Using Dividend Yield To Spot Bargains

One of the favourites indicators used by investors to spot bargains is the dividend yield.

Dividends are cash paid to shareholders for their ownership of a (successful) business. When stock prices are down, it means you’re paying less to own this cash flow.

A dividend yield of 10% means that you’re paying 100p to obtain an annual dividend of 10p. In just a decade, you will recoup all your initial outlay (assuming dividends stay at 10p). And you still get to own the shares – for free.

Where in the world could you own such bargains right now? Places where ‘mass fear’ permeates, such as the UK.

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Brexit, as one astute investor observed, contains ‘dreadful outcomes that cannot be ruled out.’ But you can be sure that the same investors would be watching UK assets like a hawk, waiting patiently to snap up bargains if Brexit leads to a market crash. You can bargain hunt like them too.

Incredible Yields In Some Large UK Stocks Now

Using the latest Sunday Times Top 200 Companies (February 17, 2018), I ranked firms with the highest headline dividend yield. This simple exercise gave me some familiar names like Persimmon (yield 9.8%), Vodafone (9.6%), Royal Mail (8.6%), BATS (6.9%), Shell A (6%) etc (see below).

If these yields are paid out over the next few years, these shares offer huge value. According to AJ Bell, FTSE 100 firms are projected to pay out a record £93.7 billion over the next twelve months!

But Brexit is upending British businesses. Factories are closing, firms relocating their HQs. Some sectors are simply collapsing (eg, retail). So, in reality, some companies may not be able to continuing paying shareholders this much. In other words, some of these high dividend yields are unsustainable. They could, in investment parlance, be a ‘value trap’.

However, smart investors also follow a golden rule: Diversify.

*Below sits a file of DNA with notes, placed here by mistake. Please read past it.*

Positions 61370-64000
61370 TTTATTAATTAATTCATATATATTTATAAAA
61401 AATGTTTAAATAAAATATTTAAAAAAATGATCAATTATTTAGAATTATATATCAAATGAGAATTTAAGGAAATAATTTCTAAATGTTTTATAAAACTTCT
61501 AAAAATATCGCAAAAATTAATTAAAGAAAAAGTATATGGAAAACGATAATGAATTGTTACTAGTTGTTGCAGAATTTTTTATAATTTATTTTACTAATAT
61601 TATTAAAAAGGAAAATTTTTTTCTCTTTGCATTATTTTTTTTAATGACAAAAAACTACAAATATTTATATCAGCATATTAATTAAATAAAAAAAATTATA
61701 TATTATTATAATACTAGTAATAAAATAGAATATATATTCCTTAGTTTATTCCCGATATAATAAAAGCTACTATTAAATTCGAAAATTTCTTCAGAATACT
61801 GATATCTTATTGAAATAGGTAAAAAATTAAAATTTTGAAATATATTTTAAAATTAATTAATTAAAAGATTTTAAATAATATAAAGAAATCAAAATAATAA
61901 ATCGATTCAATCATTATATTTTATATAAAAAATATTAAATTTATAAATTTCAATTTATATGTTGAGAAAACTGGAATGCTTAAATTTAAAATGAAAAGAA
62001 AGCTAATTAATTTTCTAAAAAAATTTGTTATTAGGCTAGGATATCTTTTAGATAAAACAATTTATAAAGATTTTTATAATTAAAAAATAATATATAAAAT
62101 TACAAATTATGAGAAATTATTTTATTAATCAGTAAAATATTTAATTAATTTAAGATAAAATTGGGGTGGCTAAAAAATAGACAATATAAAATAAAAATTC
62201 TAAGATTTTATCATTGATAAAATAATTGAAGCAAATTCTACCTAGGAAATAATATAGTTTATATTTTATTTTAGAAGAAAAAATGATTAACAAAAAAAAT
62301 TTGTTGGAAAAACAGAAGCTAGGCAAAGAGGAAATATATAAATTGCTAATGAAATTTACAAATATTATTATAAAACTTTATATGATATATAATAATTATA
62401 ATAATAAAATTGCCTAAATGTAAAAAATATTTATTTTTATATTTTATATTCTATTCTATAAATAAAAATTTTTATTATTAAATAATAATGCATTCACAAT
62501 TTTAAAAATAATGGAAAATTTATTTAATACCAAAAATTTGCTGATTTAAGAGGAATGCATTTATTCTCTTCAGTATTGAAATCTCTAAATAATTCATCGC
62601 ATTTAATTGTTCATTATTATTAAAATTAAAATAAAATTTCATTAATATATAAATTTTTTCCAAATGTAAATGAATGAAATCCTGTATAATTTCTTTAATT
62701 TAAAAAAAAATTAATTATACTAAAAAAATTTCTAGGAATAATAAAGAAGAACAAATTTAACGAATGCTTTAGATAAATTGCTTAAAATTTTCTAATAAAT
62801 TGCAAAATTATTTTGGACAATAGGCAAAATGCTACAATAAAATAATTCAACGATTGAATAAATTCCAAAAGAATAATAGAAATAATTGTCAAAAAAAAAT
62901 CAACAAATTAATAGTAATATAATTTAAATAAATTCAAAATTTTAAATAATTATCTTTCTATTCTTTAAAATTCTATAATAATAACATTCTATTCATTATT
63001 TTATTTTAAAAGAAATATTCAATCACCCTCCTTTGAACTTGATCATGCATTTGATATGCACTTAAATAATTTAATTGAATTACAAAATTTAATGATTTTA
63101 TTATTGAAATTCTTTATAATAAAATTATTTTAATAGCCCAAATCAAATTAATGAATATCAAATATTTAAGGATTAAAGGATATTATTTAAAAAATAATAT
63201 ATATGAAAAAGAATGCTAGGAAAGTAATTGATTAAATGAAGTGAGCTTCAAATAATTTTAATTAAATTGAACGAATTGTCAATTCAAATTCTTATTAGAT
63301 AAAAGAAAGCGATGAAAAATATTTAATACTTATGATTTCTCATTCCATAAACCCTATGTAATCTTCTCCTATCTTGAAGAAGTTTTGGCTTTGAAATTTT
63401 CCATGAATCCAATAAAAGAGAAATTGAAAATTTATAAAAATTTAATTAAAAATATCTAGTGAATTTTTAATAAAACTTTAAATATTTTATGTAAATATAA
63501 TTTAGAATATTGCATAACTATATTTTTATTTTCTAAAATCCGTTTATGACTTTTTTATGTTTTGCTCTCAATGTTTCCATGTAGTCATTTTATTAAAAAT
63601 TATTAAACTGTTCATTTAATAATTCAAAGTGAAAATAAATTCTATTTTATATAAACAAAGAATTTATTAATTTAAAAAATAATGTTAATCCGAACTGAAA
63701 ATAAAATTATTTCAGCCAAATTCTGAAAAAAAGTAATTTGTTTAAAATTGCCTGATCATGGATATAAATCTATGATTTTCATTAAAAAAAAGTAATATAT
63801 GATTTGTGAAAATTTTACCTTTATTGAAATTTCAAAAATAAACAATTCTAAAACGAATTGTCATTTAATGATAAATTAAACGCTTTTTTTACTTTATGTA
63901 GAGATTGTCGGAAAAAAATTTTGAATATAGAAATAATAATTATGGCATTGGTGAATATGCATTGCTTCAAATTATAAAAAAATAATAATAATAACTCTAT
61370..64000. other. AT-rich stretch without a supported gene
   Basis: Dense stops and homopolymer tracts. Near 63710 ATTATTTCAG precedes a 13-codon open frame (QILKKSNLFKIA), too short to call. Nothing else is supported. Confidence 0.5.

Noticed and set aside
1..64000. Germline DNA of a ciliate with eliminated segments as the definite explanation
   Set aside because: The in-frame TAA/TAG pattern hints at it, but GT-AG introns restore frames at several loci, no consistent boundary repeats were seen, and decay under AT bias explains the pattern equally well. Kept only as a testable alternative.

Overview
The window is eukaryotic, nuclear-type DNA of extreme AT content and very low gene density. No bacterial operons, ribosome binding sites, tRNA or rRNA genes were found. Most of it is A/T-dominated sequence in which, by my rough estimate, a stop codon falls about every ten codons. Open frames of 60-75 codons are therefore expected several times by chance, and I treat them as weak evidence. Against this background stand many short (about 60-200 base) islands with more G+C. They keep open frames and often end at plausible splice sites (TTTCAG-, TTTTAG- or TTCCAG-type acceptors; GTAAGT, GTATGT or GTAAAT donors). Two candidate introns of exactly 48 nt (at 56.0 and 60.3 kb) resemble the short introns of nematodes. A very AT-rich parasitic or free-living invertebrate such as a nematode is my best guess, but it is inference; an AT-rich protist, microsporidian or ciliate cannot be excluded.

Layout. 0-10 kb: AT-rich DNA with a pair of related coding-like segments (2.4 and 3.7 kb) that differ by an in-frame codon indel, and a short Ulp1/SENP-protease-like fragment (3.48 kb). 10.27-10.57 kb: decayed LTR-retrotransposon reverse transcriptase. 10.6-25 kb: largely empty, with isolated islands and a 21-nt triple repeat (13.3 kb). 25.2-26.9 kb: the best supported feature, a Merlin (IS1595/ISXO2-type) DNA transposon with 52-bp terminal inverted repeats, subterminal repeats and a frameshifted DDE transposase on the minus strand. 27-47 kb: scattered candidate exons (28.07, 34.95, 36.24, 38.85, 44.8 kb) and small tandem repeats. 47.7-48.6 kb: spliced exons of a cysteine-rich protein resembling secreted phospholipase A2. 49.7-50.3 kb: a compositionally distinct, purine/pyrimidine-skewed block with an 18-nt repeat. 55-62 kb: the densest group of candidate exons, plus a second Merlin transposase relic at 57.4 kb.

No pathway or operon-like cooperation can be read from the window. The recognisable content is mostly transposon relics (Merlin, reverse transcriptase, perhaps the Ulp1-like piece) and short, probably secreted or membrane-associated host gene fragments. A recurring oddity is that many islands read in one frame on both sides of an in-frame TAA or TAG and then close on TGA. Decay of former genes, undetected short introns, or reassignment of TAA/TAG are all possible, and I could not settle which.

Not all firms will experience the same cash flow squeeze. British American Tobacco’s business model is distinctly different to that of Centrica or Aviva. Persimmon has little foreign exposure; in contrast Glaxo has a huge international business.

Moreover, if you own them in ISA accounts (£20k per annum max), these yields are tax-free.

Stocks With Highest Headline Dividend Yield (%)

  1. Into Prop – 11.9%
  2. Standard Life Aberdeen – 10.4%
  3. Persimmon – 9.8%
  4. Vodafone – 9.6%
  5. Centrica – 8.7%
  6. Royal Mail – 8.6%
  7. SSE – 7.9%
  8. William Hill – 7.6%
  9. IG Group – 7.2%
  10. TUI – 7.2
  11. WPP – 7.1%
  12. British American Tobacco – 6.9%
  13. Phoenix Group Holdings – 6.8%
  14. BT – 6.7%
  15. Hammerson – 6.7%
  16. Imperial Brands – 6.6%
  17. Marks & Spencer – 6.6%
  18. Aviva – 6.5%
  19. Shell A – 6%
  20. ITV – 5.9%
  21. HSBC – 5.8%
  22. Direct Line Insurance – 5.8%
  23. Capita – 5.8%
  24. Man – 5.8%
  25. Legal & General – 5.8%
  26. BP – 5.7%
  27. Greene King – 5.5%
  28. Babcock International – 5.3%

To derive a list of high yielders, you start by answering the following simple questions.

Five Questions To Ask When Looking At Dividend Yields

  1. How certain is the dividend stream? Rank the firm’s business model -> High/Med/Low.
  2. Is the firm profitable? If the firm is making losses, is it temporary?
  3. Is the whole sector down or just that stock?
  4. Is the firm borrowing to pay the dividends or it comes from the firm’s free cash flow? Choose the latter.
  5. Is the stock prices basing? Make sure the technicals look right.

Once you have these answers, you should have a list of contenders. Next, use the following principles to construct a portfolio, perhaps equal weight each investment.

Three Principles To Follow For Dividend Yield Investing

  1. Diversify – Buy a portfolio of stocks in different sectors/market capitalisation/earnings geography. This lowers the risk.
  2. Best-In-Class – Do not just look at headline dividend yields. Find the best stock in that sector that offers a good yield. They may pay less but could be financially stronger. During the 2008 crisis, Warren Buffett did not buy indiscriminately. He bought only the best (Goldman, GE, etc)
  3. Timing – Buy when the market is very fearful. This way, you are paying less to own the company.

Finally, remember to think long-term, ignore short-term price fluctuation, and try to avoid following the crowd. For example, if you had ignore the mass fear in December 2018 and bought some stocks, you could be sitting on profits now. Always remember John Templeton’s words: “If you want to have a better performance than the crowd, you must do things differently from the crowd.”   

Best Brokers for Dividend Yield investing

To compare all brokers for dividend yield investing see our stock broker comparison table. Or you can read more about these top three brokers

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